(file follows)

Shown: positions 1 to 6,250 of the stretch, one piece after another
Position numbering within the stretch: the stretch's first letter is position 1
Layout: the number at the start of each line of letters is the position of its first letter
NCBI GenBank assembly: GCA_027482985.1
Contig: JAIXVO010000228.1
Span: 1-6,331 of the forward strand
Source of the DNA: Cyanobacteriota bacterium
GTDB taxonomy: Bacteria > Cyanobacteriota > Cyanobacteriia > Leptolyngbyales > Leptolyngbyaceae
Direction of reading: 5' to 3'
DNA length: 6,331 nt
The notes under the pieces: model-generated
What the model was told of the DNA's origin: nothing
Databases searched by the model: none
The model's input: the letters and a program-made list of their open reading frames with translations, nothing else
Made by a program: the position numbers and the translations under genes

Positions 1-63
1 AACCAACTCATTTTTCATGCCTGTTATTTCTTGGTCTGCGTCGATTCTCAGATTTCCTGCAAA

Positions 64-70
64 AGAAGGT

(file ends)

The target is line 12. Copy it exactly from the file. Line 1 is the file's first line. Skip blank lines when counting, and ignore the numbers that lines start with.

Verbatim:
What the model was told of the DNA's origin: nothing